" I know nothing with any certainty but the sight of stars makes me dream." –Vincent Van Gogh
Very often I am asked by people I meet how I arrived at this point in my life as a Death Doula, assisting souls at the end of life. "I was dragged here kicking and screaming," I used to say, because that was how it felt at the time to me. The reality, however, is that life events and circumstances occurred and I was given divine signs — which I read very carefully — and divine direction — which I followed. They led me to this work. I am very grateful.
Whenever I tell people what I do, a nervous giggle, a blank stare, a dropped jaw or "Really? Tell me more…” usually follow. Death is one of those subjects that generally doesn't make for good cocktail party conversation. "Isn't that depressing?" usually comes next.
The reality is that this work has given me a true appreciation for life. It makes me appreciate the small things—the fleeting moments, nature's beauty, peace, solitude, rain, a stranger's smile and of course, a purr and a wagging tail. It keeps things in perspective and keeps me "right-sized." Please don't ever think that there is no place for laughter at the end of life. While volunteering at several Bay Area hospices, working with clients and sitting bedside with patients who had “one foot in each world," we shared some of the most joyous cacophonous outbursts. (I will share some of these later down the road.)
I lost my first partner, Ali, to AIDS in 1992. I had just moved to Los Angeles and turned 30. It took me 10 years to come out of the shock of that loss after seeking out professional help—therapy, grief support and group therapy. I worked with a wonderful therapist named Bernie. Two years into working with Bernie, I received a call from his colleague telling me that Bernie was unable to continue his practice. I never saw him again. He died 6 months later of AIDS.
I lost my second partner, William, to cancer just four years ago. It was while wewere sitting together watching the Twin Towers fall in New York that made us decide to move in together because "life is too short. " Looking back, this was ironic foreshadowing. As devastating as the loss was for me, it was what is termed a "good death." He died in his sleep with me and all of our pets in bed with us. His sister, nieces and best friend had all come to the house that evening to see him. With a Stage 4 diagnosis, he was given a year left to live, and he died almost a year later.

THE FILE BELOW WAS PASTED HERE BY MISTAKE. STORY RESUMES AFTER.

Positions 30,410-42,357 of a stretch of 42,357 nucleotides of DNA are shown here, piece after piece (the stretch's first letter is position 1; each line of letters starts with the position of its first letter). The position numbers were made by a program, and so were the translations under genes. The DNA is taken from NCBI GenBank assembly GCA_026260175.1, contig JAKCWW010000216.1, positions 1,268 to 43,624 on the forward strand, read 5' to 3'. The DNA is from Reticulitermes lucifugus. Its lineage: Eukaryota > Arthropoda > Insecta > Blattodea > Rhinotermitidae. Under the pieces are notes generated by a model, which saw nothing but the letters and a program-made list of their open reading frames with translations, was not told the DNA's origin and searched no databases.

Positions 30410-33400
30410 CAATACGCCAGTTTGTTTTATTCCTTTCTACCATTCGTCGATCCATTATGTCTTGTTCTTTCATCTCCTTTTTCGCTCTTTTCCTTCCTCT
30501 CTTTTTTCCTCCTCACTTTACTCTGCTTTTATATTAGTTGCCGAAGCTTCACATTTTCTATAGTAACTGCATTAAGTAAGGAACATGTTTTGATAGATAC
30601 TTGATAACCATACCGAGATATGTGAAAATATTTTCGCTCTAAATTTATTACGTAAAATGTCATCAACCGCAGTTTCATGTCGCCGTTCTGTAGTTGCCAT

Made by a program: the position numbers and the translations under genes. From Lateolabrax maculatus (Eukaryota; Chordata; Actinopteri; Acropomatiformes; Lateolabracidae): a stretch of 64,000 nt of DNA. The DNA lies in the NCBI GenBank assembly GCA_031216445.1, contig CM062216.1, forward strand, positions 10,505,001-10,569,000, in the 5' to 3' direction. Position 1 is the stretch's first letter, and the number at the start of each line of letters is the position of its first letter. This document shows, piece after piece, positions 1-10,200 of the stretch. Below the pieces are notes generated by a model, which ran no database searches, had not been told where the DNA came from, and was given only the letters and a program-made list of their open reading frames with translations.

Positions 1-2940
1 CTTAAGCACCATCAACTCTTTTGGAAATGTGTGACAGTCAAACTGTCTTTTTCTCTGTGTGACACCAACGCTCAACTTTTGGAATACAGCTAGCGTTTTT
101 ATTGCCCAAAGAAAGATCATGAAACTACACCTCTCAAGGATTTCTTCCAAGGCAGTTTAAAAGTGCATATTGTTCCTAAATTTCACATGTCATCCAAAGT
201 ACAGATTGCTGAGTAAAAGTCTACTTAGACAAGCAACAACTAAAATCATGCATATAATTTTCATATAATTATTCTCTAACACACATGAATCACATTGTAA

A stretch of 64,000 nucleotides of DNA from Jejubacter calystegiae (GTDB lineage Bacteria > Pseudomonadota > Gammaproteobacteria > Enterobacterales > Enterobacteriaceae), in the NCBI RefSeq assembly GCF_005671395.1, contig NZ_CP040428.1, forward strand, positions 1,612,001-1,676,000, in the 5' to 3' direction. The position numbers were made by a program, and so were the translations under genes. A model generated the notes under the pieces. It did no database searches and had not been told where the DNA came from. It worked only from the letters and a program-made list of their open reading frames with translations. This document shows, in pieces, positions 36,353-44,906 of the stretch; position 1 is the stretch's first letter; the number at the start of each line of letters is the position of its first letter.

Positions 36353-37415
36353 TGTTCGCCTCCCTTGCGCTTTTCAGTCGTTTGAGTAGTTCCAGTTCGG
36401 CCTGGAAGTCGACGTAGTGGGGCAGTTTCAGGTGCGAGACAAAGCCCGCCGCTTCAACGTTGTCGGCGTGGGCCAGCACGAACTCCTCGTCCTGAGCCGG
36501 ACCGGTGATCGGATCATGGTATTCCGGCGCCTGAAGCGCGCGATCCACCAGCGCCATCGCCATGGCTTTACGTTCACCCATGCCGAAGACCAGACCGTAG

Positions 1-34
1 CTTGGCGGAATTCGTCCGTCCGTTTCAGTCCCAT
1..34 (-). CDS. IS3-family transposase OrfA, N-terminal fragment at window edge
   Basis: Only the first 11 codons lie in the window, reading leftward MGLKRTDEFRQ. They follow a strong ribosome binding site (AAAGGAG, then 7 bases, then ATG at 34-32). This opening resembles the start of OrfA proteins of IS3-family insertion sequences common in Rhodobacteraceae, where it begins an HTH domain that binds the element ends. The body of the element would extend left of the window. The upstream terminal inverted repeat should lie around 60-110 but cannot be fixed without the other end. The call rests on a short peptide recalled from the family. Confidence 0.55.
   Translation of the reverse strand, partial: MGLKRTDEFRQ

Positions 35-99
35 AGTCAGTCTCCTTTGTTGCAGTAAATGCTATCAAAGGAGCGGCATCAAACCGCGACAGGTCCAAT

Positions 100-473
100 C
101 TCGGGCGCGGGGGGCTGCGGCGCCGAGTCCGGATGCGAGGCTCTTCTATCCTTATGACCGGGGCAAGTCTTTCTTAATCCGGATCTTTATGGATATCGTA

These two losses were the catalysts that propelled me on my search for answers and ways that I could help make the End of Life process better for those transitioning and for the family, friends and caregivers left behind—the "walking wounded."
After losing William I sat down and made a list of all the memorable deaths I could recall as far back as I could remember and how they affected me. (This is how I recalled them. They may not be accurate, but they are as I recall them—important because we all remember things differently and this gives us a clue as to how we perceive things.)
- My cousin Michael, 4 years old. Died of diabetes. I was in elementary school
- Classmate of my older sisters’ who hung himself in 6th grade. I cannot recall his name. I was in 2nd or 3rd grade.
- The heinous assassinations of John .F Kennedy, Robert Kennedy, Martin Luther King, Jr. I was in elementary school.
- Classmate of mine, Patrice. Died in a car accident. I was in 6th grade.
- The great exodus of the many talented musicians and performers, my teenage idols: Jimi Hendrix, Janis Joplin, Jim Morrison, Mama Cass Elliott etc. etc. I was in junior high school.
- My grandfather. I was in 11th grade.
- My roommate Phil hung himself. I was in my mid-twenties.
- The countless friends, acquaintances, artists, musicians, dancers, TV and film personalities and creative communities wiped out by the AIDS epidemic of the 1980s and 90s. I was in my mid-twenties.
This list does not minimize the impact of the deaths of other friends and relatives. But the deaths I’ve listed affected me deeply on some level and left me feeling very disturbed. I was unable to process the magnitude of these losses. I got on the internet and typed in the word death. And so the journey began.
I would like to invite all of you to start to examine, explore and discover your own thoughts and feelings about death. How were they formed? Where did they come from? What are your earliest memories of losing someone? What are the emotions, thoughts and feelings that you remember having around deaths?
Next: Cumulative Grief